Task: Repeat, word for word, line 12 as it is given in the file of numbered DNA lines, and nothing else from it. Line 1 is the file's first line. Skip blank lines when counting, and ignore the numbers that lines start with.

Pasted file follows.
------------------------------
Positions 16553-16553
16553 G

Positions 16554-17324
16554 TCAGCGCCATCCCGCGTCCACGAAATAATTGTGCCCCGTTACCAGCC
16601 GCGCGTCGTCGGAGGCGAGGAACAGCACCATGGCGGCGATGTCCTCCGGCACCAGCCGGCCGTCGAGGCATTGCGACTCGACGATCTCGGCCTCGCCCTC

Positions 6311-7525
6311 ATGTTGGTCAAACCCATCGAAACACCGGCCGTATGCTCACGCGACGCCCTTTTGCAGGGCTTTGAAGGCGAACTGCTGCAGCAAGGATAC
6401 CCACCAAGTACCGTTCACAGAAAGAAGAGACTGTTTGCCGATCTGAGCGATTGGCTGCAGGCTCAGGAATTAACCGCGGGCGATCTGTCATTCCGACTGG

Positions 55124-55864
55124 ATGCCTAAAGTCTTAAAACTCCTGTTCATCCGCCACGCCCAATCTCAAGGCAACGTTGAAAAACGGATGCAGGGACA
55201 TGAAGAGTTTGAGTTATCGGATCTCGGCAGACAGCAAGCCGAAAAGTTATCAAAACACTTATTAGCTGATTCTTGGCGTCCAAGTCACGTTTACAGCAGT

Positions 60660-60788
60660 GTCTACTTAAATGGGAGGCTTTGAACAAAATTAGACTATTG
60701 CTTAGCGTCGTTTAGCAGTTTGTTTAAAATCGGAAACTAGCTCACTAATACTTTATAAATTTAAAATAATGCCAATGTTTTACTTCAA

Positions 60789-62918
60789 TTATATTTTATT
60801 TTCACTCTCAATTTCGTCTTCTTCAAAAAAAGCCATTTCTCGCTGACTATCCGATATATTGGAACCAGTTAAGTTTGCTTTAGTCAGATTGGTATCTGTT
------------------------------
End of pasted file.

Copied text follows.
Positions 60660-60788